Funny Girl
Savoy Theatre, London

Interview: Natasha Barnes takes us track-by-track through her new album, Real

Natasha Barnes

Natasha Barnes shot into the public consciousness in March 2016 when the Funny Girl understudy stepped in following the indisposition of the show’s star Sheridan Smith, much to the acclaim of critics and audiences. After a whirlwind couple of years, which included playing Fanny Brice at a number of dates as part of a UK tour, Barnes has released her debut album as a solo artist.

Here, Barnes talks us through the album, titled Real, which is available to buy and stream now.  


"You Don't Mean It"

When you really sit and listen to this song, you can imagine it falling into a DJ's hands and them thinking “this is amazing”. There’s a huge following for northern souls tracks on YouTube and we loved trawling through that.  I love it. It’s bizarre because the woman who sang it originally was called Towanda Barnes, and apart from the football player John Barnes, I hardly hear anyone with my surname.

"Sun, Moon and Stars"

It’s so cool that I didn’t want to touch it – and that’s a running theme with all the original material. It’s very chilled, what I would imagine it’s like driving through Hollywood Hills in a Cadillac on a sunny day. It is saying: “I am good enough for you, and you can realise it or not, I’m not bothered either way”.


Releasing the first single all happened as a bit of a blur, and I just found out I was pregnant too, so there was loads going on. I was so proud of it and I just wanted people to hear it. “Supermodel” was something I connected with straight away, I think a lot of people have felt uncomfortable in a room but decided to have one more drink or chat to one more person before going home. I was going for Paloma Faith vibes with this. 

"Dollar Signs"

This is a really, really beautiful song. My producer’s lyrics are hopeful, but tinged in tragedy. It’s about the exterior layers we put a lot of value on in modern day live. We put a lot of pressure on what the number on your payslip says or what borough of London you’re in, but this is about genuinely being with someone who is enough as they are.


Home is one of my favourites. It’s the only song I’ve dedicated to someone because I was at the beginning of a relationship when I first recorded it, and it’s about finding that one person that you don’t need to be in a room full of people with to have fun with. In your twenties, you will be dating somebody and having a wonderful time with your mates, but it’s never quite as good when you’re on your own at home. This is about finding somebody who’s your best pal.

Natasha Barnes"I'm Controlled By Your Love"

This is quite an old-fashioned song. It’s an interesting song because it’s quite of its time. It’s saying ‘I will do whatever you want me to because I am yours’. I’m wondering how people are going to relate to that. It’s kind of an Amy Winehouse-y tune, it sounds like a song that could be on her second album.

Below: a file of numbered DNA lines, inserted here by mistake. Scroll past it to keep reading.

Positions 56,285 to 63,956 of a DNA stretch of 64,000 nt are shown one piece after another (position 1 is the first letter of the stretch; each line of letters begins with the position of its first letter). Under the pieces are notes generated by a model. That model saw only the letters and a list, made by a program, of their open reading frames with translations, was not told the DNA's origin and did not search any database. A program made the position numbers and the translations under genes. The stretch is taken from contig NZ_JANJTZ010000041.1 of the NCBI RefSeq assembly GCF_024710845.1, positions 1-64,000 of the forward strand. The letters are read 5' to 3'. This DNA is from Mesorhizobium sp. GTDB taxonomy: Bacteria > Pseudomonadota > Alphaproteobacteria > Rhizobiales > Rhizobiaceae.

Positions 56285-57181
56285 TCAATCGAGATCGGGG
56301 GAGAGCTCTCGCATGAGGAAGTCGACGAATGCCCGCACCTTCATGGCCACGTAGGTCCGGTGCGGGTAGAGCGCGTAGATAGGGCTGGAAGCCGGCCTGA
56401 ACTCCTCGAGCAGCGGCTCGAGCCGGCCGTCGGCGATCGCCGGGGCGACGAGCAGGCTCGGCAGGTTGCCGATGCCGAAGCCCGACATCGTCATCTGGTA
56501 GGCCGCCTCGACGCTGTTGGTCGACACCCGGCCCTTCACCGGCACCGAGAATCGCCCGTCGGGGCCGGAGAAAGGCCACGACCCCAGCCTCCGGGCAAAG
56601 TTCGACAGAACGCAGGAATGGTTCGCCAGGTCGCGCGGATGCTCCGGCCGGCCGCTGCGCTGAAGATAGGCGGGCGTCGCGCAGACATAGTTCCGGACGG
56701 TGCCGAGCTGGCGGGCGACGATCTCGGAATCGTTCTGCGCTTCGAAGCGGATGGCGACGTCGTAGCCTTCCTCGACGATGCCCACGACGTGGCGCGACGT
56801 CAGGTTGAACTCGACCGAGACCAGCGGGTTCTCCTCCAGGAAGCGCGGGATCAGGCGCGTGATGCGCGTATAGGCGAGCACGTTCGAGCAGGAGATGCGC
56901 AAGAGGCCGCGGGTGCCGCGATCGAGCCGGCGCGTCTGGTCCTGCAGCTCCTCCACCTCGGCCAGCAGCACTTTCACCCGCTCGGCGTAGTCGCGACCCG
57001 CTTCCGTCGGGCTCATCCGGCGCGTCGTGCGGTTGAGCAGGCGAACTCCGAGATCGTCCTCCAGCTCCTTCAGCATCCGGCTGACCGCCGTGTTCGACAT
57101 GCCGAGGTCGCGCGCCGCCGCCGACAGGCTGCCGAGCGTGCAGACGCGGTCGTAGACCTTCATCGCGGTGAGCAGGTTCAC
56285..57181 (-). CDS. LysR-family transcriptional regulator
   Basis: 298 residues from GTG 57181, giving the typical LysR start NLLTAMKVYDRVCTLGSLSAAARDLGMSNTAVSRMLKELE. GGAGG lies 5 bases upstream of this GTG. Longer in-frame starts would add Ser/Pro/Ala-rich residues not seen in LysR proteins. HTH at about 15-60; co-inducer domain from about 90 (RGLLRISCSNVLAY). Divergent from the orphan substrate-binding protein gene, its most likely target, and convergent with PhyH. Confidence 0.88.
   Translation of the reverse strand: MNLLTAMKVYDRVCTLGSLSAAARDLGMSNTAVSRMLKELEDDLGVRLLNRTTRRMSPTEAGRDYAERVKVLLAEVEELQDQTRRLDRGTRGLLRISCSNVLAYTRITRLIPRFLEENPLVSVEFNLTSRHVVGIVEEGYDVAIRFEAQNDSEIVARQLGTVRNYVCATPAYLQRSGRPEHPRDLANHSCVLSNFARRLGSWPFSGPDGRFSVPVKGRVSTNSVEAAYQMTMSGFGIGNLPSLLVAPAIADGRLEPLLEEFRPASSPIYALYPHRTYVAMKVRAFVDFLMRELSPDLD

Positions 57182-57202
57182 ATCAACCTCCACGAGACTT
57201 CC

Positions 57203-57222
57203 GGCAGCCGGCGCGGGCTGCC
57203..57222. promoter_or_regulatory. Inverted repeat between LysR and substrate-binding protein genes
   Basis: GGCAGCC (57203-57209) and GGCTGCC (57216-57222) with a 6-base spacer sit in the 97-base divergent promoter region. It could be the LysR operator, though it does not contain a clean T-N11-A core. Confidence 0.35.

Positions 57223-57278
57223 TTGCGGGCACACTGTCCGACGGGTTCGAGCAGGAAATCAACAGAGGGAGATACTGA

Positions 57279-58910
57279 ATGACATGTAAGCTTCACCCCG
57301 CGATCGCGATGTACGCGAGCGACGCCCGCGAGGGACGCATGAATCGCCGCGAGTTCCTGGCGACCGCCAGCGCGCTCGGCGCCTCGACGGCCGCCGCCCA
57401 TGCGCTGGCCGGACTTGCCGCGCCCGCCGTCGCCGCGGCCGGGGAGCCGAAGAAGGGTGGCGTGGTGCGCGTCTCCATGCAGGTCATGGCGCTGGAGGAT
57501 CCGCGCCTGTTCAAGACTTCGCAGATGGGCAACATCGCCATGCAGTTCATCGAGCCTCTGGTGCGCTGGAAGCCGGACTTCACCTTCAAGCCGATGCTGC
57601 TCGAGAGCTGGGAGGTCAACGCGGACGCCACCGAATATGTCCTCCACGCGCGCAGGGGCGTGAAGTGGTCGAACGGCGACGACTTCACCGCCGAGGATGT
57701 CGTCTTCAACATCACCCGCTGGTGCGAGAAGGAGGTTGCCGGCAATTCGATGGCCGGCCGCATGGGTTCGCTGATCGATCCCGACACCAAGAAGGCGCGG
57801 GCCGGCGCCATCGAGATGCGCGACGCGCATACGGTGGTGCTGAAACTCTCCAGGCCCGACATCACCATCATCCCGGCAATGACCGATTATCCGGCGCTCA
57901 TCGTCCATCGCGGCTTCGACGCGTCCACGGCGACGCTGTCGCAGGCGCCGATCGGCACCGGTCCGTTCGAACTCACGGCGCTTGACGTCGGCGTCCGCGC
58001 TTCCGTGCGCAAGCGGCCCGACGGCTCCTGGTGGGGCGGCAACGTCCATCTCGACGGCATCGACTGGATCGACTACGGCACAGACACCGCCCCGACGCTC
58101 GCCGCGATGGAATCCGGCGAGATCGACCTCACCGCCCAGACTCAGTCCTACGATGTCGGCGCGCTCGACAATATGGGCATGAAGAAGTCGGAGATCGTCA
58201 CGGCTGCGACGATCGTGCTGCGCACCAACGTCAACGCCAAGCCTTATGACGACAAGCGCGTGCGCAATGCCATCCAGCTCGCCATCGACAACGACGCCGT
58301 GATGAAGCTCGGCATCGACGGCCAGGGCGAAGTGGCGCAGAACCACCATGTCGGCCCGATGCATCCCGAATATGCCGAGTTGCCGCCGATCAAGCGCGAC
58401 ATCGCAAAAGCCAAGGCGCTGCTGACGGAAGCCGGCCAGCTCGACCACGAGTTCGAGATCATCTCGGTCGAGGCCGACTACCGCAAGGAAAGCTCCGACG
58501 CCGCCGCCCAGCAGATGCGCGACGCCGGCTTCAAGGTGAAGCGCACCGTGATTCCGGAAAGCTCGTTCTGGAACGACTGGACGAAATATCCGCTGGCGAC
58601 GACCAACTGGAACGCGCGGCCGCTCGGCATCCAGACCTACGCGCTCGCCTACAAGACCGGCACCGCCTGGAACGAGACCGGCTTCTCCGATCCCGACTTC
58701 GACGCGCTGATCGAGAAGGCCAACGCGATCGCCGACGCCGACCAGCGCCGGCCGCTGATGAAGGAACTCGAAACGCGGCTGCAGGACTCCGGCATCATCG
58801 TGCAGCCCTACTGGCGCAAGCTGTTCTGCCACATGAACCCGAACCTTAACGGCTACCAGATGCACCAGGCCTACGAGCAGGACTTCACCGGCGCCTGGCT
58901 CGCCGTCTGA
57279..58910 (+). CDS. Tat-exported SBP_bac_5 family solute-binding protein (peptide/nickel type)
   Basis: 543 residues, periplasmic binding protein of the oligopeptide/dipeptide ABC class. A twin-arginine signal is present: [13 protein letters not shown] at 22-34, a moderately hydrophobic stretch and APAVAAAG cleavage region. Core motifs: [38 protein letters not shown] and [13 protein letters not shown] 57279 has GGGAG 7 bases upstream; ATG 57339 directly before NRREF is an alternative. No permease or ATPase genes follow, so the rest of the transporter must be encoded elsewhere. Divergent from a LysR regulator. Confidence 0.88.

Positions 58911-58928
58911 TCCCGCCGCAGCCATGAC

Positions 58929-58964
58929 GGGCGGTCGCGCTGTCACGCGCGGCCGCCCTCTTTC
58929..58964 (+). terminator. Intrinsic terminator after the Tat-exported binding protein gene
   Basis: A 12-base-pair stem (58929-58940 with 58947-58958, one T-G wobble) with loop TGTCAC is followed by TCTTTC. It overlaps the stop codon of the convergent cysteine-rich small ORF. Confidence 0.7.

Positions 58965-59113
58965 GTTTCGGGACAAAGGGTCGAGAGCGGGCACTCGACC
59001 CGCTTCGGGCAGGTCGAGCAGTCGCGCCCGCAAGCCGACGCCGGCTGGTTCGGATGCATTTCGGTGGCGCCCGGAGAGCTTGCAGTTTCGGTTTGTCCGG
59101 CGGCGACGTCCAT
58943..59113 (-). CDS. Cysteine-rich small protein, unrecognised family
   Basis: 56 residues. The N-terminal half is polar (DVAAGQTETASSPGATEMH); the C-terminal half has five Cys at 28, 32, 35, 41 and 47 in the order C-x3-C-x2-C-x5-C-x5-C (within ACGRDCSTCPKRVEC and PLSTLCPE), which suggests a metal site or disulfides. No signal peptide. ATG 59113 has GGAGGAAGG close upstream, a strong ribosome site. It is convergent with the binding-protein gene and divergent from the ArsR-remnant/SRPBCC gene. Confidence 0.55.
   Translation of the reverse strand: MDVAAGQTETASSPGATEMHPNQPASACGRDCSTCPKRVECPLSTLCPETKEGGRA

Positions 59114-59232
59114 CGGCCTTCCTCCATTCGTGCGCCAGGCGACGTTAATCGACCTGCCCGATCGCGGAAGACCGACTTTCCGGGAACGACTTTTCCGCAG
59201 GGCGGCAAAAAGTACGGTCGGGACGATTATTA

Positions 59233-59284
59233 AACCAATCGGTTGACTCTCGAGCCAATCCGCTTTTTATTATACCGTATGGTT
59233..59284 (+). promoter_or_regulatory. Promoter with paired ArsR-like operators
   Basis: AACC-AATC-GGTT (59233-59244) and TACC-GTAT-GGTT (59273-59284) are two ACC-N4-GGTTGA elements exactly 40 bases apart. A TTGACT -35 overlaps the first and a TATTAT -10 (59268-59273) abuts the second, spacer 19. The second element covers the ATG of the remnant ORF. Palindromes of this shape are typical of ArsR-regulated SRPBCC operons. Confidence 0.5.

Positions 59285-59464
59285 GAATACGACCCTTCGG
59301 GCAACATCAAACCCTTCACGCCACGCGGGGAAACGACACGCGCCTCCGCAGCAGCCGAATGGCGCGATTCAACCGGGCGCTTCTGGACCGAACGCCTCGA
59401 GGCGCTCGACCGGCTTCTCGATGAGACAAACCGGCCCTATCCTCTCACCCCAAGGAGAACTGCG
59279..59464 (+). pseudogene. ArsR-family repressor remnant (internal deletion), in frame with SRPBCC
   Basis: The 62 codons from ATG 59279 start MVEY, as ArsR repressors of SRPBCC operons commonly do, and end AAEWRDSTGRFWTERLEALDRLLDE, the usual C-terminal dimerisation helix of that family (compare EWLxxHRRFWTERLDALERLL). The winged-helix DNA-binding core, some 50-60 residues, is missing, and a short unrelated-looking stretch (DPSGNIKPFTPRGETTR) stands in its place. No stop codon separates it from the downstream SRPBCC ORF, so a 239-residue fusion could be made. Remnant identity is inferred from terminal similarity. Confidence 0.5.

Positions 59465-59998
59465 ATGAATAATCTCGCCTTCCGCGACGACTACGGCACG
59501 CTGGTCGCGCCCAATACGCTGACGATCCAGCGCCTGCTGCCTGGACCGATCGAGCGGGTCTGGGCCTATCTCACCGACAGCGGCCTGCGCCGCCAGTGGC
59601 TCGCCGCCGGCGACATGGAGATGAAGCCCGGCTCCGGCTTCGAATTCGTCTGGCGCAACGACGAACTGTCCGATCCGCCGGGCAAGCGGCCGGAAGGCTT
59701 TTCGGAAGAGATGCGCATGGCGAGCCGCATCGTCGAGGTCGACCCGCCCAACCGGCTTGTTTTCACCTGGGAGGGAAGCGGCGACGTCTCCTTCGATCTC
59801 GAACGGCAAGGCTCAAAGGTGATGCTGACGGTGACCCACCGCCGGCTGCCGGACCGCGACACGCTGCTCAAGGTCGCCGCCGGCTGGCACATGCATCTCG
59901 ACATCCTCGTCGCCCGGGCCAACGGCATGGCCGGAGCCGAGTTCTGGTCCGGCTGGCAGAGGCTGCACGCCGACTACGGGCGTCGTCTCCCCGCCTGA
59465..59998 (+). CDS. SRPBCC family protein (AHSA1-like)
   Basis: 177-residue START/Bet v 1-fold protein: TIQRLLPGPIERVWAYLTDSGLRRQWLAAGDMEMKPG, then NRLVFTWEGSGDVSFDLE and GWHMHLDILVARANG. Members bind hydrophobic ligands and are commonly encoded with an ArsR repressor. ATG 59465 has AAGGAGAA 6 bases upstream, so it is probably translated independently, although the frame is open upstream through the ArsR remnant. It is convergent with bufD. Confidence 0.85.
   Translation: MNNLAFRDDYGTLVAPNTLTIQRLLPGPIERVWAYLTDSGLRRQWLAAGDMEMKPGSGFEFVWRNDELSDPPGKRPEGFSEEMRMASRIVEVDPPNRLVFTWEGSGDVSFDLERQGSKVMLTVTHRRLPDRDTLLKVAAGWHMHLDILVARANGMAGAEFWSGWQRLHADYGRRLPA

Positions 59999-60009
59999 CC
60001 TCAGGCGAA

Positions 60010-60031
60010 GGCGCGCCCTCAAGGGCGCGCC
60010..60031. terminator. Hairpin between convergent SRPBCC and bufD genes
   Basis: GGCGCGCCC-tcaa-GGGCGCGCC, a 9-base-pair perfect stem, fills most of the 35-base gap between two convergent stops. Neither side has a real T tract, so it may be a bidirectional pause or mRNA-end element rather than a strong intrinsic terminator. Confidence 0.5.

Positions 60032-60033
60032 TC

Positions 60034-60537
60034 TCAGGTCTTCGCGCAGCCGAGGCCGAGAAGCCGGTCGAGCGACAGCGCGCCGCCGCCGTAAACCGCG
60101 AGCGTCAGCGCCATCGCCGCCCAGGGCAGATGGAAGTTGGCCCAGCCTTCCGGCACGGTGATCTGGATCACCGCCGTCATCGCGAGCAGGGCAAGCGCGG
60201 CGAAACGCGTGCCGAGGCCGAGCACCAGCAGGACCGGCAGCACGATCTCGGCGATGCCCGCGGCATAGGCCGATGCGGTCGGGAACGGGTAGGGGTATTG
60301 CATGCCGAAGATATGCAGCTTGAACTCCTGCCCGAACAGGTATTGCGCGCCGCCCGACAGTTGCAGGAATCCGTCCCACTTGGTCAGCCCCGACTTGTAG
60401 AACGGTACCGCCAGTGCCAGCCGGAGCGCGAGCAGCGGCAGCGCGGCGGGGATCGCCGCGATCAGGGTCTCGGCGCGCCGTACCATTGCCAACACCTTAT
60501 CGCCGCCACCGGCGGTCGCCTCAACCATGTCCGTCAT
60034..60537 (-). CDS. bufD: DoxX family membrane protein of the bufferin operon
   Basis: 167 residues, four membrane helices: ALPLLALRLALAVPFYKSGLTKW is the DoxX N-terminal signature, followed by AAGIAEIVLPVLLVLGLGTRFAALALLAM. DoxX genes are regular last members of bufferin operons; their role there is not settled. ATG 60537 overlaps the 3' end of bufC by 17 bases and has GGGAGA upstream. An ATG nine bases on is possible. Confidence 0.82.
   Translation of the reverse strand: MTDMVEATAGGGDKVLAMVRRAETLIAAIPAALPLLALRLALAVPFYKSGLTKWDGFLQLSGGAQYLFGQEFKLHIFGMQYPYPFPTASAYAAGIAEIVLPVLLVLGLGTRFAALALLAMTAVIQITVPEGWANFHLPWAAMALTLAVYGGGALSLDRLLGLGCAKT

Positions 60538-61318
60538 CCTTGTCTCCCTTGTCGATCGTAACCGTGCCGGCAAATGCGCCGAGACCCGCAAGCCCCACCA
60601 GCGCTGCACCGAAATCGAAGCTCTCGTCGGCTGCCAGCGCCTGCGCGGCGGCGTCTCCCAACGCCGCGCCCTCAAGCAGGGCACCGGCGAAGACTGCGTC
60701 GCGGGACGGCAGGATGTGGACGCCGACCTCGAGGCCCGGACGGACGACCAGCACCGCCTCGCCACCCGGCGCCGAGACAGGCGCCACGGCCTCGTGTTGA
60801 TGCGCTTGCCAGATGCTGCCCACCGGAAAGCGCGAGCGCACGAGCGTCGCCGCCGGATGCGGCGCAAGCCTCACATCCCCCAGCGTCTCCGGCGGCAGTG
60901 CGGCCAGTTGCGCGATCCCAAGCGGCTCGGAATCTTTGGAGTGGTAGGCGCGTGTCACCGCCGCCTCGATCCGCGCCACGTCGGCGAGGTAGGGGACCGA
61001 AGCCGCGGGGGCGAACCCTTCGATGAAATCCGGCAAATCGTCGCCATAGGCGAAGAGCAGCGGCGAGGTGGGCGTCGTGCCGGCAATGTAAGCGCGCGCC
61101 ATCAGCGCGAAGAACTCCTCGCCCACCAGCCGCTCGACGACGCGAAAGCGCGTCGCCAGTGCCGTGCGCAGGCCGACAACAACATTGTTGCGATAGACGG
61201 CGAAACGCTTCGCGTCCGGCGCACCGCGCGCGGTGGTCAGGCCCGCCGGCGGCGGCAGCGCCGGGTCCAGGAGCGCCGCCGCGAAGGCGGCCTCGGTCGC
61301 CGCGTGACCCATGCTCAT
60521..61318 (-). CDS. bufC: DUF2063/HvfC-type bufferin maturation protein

"If It's for Real"

This is originally by Porgy and the Monarchs, and a guy sings the original. He’s unapologetically Motown. It was never quite a big hit, but I love it. It’s so bluesy and desperate, it really feels like he’s putting himself through the ringer because he doesn’t want to let go.

"The Only Exception"

This is the song I was most frightened of doing. I’m a massive fan of Paramore so I was a bit hesitant to do it, but we’ve made it so different that it’s more of an ode to what a great song it is, rather than me covering it.  With the time signature and rhythm on it, you can imagine it in a New Orleans bar so we did it as an experiment. It’s just showing a different side.

"If You Only Knew"

This has been written about a person bumping into somebody they’ve never quite got together with. They bump into each other and for the first time they’re both single, but they both walk away. So she thinks “why didn’t I ask him out? I’ve fancied him for years”, and writes this song. It’s quite a simple notion, but everyone’s been there.


Recording "People" for the album was about completely turning it on its head. It was about doing it how I wanted to sing it, and no one had ever asked me to do that before. I was terrified of doing it because I’ve done it hundreds of times though sadness, worry, elation, every sort of emotion. We’ve made it very intimate, I was very close to the mic and you can hear breath on it. There’s no belt, there’s no tricks, there’s no riffing. It’s just me singing the song. It’s almost become a separate entity from the musical now, which is the only way I would allow it to be on the album.

Photos credit Oliver Prout courtesy Sony Music Entertainment

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